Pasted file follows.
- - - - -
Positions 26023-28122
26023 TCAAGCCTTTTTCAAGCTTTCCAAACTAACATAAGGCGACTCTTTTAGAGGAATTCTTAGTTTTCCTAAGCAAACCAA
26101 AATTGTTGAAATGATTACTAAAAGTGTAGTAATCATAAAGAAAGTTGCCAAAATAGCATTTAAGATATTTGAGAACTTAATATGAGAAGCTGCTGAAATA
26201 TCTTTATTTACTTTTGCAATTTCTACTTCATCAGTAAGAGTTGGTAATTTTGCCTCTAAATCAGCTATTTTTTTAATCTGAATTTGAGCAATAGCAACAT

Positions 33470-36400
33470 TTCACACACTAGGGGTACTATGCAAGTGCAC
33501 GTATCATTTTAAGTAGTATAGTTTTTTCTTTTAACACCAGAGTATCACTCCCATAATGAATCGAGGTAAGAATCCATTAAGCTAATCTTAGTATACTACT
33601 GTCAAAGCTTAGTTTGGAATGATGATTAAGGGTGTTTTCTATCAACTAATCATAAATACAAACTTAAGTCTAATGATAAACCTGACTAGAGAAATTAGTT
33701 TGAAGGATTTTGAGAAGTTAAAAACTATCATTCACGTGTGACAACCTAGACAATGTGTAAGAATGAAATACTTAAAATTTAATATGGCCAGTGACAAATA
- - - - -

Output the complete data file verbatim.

Positions 26023-28122
26023 TCAAGCCTTTTTCAAGCTTTCCAAACTAACATAAGGCGACTCTTTTAGAGGAATTCTTAGTTTTCCTAAGCAAACCAA
26101 AATTGTTGAAATGATTACTAAAAGTGTAGTAATCATAAAGAAAGTTGCCAAAATAGCATTTAAGATATTTGAGAACTTAATATGAGAAGCTGCTGAAATA
26201 TCTTTATTTACTTTTGCAATTTCTACTTCATCAGTAAGAGTTGGTAATTTTGCCTCTAAATCAGCTATTTTTTTAATCTGAATTTGAGCAATAGCAACAT

Positions 33470-36400
33470 TTCACACACTAGGGGTACTATGCAAGTGCAC
33501 GTATCATTTTAAGTAGTATAGTTTTTTCTTTTAACACCAGAGTATCACTCCCATAATGAATCGAGGTAAGAATCCATTAAGCTAATCTTAGTATACTACT
33601 GTCAAAGCTTAGTTTGGAATGATGATTAAGGGTGTTTTCTATCAACTAATCATAAATACAAACTTAAGTCTAATGATAAACCTGACTAGAGAAATTAGTT
33701 TGAAGGATTTTGAGAAGTTAAAAACTATCATTCACGTGTGACAACCTAGACAATGTGTAAGAATGAAATACTTAAAATTTAATATGGCCAGTGACAAATA